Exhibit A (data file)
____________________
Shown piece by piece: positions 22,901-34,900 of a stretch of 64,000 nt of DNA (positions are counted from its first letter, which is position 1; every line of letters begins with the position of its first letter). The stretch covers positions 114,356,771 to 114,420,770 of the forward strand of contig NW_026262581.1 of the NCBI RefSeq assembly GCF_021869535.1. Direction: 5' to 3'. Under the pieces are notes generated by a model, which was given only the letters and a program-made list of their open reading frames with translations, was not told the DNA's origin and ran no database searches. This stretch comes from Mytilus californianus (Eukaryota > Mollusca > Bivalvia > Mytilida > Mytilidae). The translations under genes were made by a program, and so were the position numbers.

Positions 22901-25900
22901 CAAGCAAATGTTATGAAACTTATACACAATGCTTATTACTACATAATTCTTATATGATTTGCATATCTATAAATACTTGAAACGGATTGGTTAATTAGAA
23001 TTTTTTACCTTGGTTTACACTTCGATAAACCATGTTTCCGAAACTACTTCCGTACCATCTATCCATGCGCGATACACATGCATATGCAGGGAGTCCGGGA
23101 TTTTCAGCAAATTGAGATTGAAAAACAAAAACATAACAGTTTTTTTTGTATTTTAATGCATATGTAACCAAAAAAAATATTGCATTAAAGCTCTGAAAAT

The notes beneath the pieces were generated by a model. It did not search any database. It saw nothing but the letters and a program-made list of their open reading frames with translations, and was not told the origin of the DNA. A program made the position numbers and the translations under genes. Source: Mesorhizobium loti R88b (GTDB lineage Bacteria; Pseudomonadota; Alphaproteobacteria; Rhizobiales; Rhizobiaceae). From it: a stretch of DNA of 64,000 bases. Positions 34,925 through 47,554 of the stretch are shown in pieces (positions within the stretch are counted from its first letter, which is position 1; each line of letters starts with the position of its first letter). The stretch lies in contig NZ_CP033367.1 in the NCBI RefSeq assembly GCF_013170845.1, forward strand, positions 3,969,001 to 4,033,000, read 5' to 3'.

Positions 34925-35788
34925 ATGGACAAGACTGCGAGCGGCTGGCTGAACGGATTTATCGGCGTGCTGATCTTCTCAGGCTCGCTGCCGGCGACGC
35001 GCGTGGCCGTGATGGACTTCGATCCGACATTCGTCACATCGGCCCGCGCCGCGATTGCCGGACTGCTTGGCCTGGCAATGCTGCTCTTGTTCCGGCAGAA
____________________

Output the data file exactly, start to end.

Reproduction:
Shown piece by piece: positions 22,901-34,900 of a stretch of 64,000 nt of DNA (positions are counted from its first letter, which is position 1; every line of letters begins with the position of its first letter). The stretch covers positions 114,356,771 to 114,420,770 of the forward strand of contig NW_026262581.1 of the NCBI RefSeq assembly GCF_021869535.1. Direction: 5' to 3'. Under the pieces are notes generated by a model, which was given only the letters and a program-made list of their open reading frames with translations, was not told the DNA's origin and ran no database searches. This stretch comes from Mytilus californianus (Eukaryota > Mollusca > Bivalvia > Mytilida > Mytilidae). The translations under genes were made by a program, and so were the position numbers.

Positions 22901-25900
22901 CAAGCAAATGTTATGAAACTTATACACAATGCTTATTACTACATAATTCTTATATGATTTGCATATCTATAAATACTTGAAACGGATTGGTTAATTAGAA
23001 TTTTTTACCTTGGTTTACACTTCGATAAACCATGTTTCCGAAACTACTTCCGTACCATCTATCCATGCGCGATACACATGCATATGCAGGGAGTCCGGGA
23101 TTTTCAGCAAATTGAGATTGAAAAACAAAAACATAACAGTTTTTTTTGTATTTTAATGCATATGTAACCAAAAAAAATATTGCATTAAAGCTCTGAAAAT

The notes beneath the pieces were generated by a model. It did not search any database. It saw nothing but the letters and a program-made list of their open reading frames with translations, and was not told the origin of the DNA. A program made the position numbers and the translations under genes. Source: Mesorhizobium loti R88b (GTDB lineage Bacteria; Pseudomonadota; Alphaproteobacteria; Rhizobiales; Rhizobiaceae). From it: a stretch of DNA of 64,000 bases. Positions 34,925 through 47,554 of the stretch are shown in pieces (positions within the stretch are counted from its first letter, which is position 1; each line of letters starts with the position of its first letter). The stretch lies in contig NZ_CP033367.1 in the NCBI RefSeq assembly GCF_013170845.1, forward strand, positions 3,969,001 to 4,033,000, read 5' to 3'.

Positions 34925-35788
34925 ATGGACAAGACTGCGAGCGGCTGGCTGAACGGATTTATCGGCGTGCTGATCTTCTCAGGCTCGCTGCCGGCGACGC
35001 GCGTGGCCGTGATGGACTTCGATCCGACATTCGTCACATCGGCCCGCGCCGCGATTGCCGGACTGCTTGGCCTGGCAATGCTGCTCTTGTTCCGGCAGAA